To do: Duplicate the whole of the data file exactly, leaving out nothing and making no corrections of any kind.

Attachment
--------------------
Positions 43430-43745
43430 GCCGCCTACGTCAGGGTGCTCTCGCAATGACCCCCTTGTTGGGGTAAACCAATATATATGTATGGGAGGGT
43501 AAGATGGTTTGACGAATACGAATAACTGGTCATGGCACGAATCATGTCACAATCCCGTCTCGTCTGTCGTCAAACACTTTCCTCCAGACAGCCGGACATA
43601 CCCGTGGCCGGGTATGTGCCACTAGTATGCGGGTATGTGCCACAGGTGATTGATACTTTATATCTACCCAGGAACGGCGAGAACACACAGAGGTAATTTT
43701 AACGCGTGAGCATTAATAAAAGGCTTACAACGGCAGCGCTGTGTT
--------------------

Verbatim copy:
Positions 43430-43745
43430 GCCGCCTACGTCAGGGTGCTCTCGCAATGACCCCCTTGTTGGGGTAAACCAATATATATGTATGGGAGGGT
43501 AAGATGGTTTGACGAATACGAATAACTGGTCATGGCACGAATCATGTCACAATCCCGTCTCGTCTGTCGTCAAACACTTTCCTCCAGACAGCCGGACATA
43601 CCCGTGGCCGGGTATGTGCCACTAGTATGCGGGTATGTGCCACAGGTGATTGATACTTTATATCTACCCAGGAACGGCGAGAACACACAGAGGTAATTTT
43701 AACGCGTGAGCATTAATAAAAGGCTTACAACGGCAGCGCTGTGTT